So each year, as part of my review of the twelve months gone by, I’ve traditionally looked to break down the top 30 scenes of the past year. Each year this involves faithfully trawling through various video sites to see if I can find the clips I was thinking of in my head, and then taking the usual list of 40 or 50 clips and trailers and gradually pruning them until I come up with a top 30.
As I didn’t start writing the review of 2015 until the start of 2016, I thought I’d save time this year by just doing a top 10 scenes. There really is no reason to do a top 30, it’s just an arbitrary number, so I started putting together a shorter list to reduce to 10. The problem was, I had a list of 18 and couldn’t really part with any of them. Right, I’ll make it a top 20 instead, I thought – and lo and behold I now have 26 clips.
So top 30 it is again.
I have made one difference this year to liven things up (and to save a little bit of time): rather than sort them into a ranking from 30 to 1, I’ve left them in chronological order, which turns this into a nice little meander through the past 12 months from January to December. Even more nicely, the first clip is from the very first film I saw in the cinema way back in January and the last is from the 164th and final film I saw in cinemas on the day before New Year’s Eve.
My usual warning at this point – clips may contain violence, strong language and spoilers for the film concerned. If you’ve not seen a film and wish to remain unspoiled, don’t watch the clip – no further warnings will be given.
Birdman – Taking flight
Although I wasn’t taken with Birdman as a film, finding it rather exhausting thanks to the continuous shot gimmick, a few moments did soar; none more so than this random, unexplained flying scene.
Whiplash – Not quite my tempo
Ruthlessly efficient storytelling is the order of the day, but this scene is also key to establishing the true nature of J. K. Simmons’ Terence Fletcher.
Ex Machina – Get Down Saturday Night
Who couldn’t fail to love a bit of Oscar Issac doing his thang?
Kingsman: The Secret Service
Yes, there are some dodgy moments in the latest Mark Millar comic book that Matthew Vaughn has got his hands on, but who wouldn’t love to see Colin Firth going medieval on some thugs in the local boozer?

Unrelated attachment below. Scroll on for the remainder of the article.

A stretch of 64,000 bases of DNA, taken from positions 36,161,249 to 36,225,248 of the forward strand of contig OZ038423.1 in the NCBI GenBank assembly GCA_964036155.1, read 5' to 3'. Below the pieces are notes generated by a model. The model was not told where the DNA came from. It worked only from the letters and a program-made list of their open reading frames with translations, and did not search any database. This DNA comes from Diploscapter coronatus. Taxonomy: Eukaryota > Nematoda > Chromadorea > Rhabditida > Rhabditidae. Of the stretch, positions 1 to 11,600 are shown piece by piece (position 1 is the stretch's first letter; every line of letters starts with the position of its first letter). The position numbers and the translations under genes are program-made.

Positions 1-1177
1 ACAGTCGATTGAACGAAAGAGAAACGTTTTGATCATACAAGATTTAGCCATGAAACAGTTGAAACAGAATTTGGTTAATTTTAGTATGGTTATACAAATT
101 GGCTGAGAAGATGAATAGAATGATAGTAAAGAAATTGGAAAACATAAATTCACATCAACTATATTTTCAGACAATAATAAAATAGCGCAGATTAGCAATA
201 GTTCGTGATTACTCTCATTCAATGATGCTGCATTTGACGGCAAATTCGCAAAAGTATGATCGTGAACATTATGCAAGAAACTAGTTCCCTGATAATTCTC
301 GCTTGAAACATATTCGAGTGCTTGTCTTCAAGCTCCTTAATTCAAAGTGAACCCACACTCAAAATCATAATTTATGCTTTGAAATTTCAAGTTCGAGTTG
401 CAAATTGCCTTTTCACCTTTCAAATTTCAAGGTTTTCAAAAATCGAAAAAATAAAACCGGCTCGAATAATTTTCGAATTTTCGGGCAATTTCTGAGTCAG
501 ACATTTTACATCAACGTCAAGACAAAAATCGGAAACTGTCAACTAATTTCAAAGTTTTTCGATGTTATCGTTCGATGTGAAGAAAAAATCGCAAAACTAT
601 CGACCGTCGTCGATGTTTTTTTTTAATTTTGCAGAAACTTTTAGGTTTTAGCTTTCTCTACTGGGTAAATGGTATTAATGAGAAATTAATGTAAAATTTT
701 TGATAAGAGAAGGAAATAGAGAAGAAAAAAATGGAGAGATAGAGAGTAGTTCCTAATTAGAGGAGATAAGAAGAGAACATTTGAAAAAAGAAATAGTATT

Inherent Vice – Scream
There’s a theory in comedy that you can overplay something until it isn’t funny, and then overplay it more until it becomes funny again (think Sideshow Bob stepping on rakes in The Simpsons). In Inherent Vice there’s a similar principle, but instead with the cast going over the top with their acting and reactions.
Selma – Church bombing
I had barely taken my seat in the cinema at this point, and the shock almost caused me to spill my English Breakfast tea all over my lap.
The Duke Of Burgundy – Opening credits
Just as the opening titles did for Berberian Sound Studio a couple of years ago, Peter Strickland’s latest has such glorious opening titles I had to include them here, although I could have found a place for almost every scene.
It Follows – Opening scene
The first moments of It Follows do a fantastic job of setting up the eerie mood for what’s to come, a horror film content to operate in broad daylight and to defy a whole host of other conventions.
Mommy – Wonderwall
The film which made the most of its Instagram-style 1:1 aspect ratio not only uses that narrow screen focus very effectively, it also makes great use of the moments when it expands its horizons.
Wild Tales – Pasternak